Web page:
Are Financial Planners Only For Risk Takers?

Are Financial Planners Only For Risk Takers?

A recent article by Jason Zweig in the Wall Street Journal, based on an analysis of data from the Federal Reserve’s Survey of Consumer Finances by Sherman Hanna of Ohio State University, noted that 25% of U.S. households currently use a financial planner, up from 21% in the late 1990s. The bad news is that willingness to take investment risk appears to be one of the key factors in determining who seeks out financial planning advice. Hanna found that while 28% of families willing to take “average” levels of investing risk and 33% of those comfortable with “above average” risk use a financial planner, only 11% of risk averse households hire one. Investment risk, in this case, means investing in stocks or equity mutual funds. Are those who could most benefit from professional advice the least likely to seek it out?

To answer this question, it helps to understand just what a financial planner does. According to the Certified Financial Planner Board of Standards, financial planning is the process of meeting your life goals – such as buying a home, saving for your child’s education, or planning for retirement – through the proper management of your finances. The financial planning process enables you to work out where you are now, what you may need in the future, and what you must do to reach your goals. Financial planning provides direction and meaning to your financial decisions and allows you to understand how each financial decision you make affects other areas of your finances. By viewing each financial decision as part of a whole, you can consider its short and long-term effects on your life goals. Financial planning also enables you to adapt more easily to life changes and feel more secure that your goals are on track.

There is nothing in the above description that suggests one should invest in stocks, or for that matter any other type of investment. Investment recommendations for each person should be based on, among other things, that person’s goals, current financial situation, and risk tolerance. So why does there seem to be a perceived association between financial planners and investing in stocks?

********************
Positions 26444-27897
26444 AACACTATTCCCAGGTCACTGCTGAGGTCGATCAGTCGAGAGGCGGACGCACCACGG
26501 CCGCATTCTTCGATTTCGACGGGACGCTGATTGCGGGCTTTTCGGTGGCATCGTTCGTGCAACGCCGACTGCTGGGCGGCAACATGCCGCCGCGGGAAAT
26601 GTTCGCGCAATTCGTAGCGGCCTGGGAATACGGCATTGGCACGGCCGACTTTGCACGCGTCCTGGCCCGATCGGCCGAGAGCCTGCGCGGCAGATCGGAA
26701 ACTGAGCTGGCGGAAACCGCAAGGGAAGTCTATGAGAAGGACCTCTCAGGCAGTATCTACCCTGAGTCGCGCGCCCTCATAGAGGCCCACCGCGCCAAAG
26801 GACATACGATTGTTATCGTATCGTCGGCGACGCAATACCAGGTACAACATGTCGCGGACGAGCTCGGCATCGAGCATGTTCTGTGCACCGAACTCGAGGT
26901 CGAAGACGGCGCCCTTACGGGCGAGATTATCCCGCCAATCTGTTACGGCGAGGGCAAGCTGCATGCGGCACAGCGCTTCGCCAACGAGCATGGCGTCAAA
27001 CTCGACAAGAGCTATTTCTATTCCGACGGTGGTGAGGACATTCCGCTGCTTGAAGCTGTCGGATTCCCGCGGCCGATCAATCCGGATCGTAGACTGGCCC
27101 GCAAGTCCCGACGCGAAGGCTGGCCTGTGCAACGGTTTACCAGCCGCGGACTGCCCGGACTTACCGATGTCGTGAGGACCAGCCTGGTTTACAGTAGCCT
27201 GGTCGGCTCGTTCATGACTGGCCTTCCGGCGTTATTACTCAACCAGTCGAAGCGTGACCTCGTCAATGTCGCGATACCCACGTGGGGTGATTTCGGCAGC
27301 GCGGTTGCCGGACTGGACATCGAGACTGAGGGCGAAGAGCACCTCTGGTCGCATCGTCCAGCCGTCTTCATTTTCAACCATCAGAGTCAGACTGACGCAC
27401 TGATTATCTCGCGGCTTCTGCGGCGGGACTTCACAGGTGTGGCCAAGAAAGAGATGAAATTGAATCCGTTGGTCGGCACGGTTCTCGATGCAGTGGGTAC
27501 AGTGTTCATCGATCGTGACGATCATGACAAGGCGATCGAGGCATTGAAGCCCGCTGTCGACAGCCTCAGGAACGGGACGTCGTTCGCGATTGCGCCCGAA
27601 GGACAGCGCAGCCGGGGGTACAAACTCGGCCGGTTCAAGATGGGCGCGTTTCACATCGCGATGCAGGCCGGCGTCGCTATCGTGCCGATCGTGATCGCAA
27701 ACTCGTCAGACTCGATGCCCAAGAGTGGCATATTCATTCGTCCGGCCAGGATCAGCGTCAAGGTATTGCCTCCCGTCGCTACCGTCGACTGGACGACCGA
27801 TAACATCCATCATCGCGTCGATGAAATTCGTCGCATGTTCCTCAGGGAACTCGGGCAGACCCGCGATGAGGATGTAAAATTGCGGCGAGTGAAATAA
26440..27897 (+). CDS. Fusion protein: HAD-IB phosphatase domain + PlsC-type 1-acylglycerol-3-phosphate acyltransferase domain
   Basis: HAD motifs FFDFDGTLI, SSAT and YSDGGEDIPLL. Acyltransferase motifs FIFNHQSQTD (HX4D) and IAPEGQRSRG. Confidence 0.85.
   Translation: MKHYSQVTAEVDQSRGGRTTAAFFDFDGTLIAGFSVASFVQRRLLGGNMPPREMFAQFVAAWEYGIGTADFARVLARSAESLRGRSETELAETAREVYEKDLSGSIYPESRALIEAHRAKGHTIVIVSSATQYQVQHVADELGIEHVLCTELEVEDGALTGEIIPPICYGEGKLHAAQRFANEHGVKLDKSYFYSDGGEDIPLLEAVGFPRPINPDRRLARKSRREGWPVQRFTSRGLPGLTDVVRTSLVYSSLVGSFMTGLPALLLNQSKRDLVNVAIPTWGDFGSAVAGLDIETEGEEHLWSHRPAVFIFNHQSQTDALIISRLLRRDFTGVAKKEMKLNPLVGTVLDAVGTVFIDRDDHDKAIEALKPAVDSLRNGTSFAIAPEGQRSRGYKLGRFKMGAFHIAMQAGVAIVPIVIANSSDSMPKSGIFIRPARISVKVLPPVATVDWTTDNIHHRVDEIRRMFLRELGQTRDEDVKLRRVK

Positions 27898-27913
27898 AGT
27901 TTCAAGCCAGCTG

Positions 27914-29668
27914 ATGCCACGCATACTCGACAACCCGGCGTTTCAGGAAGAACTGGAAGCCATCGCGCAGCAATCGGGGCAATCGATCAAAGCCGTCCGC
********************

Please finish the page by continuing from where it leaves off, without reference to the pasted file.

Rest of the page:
The answer may lie in the ambiguity of the financial planning profession itself. The Wolfram/Alpha Knowledgebase (sourced from the U.S. Bureau of Labor Statistics) identifies over 150,000 people as being personal financial advisors in the U.S. However, the CFP Board reports that there are only about 60,000 Certified Financial Planners™. Who are the other 90,000 financial advisors? Many are stock and mutual fund salespeople that provide only investment recommendations rather than comprehensive financial planning advice. But surveys consistently show that the public cannot differentiate between investment/financial advisors and financial planners. For this very reason, the CFP Board has embarked on a campaign to increase public awareness about CFP® certification as the recognized standard of excellence for personal financial planning. (For more information, go to www.letsmakeaplan.org).

Most families simply cannot earn and save enough during their working years to build a portfolio large enough to support them throughout their retirement by investing it in nothing more than CDs or money market funds. They will need to invest at least some portion in assets such as equities that, while riskier than CDs, have the potential to generate much higher returns. But professional financial planners can help even risk-averse investors manage the risk to a level with which they are comfortable. Plus there’s a wealth of other advice that a financial planner can provide them – such as strategies to improve tax efficiency – that may be especially valuable for their situation.

In the end, improvement in public financial literacy, whether through self-education or by the increased utilization of professional financial planners, will help people make better financial decisions in their lives. And that will benefit all of us.

 

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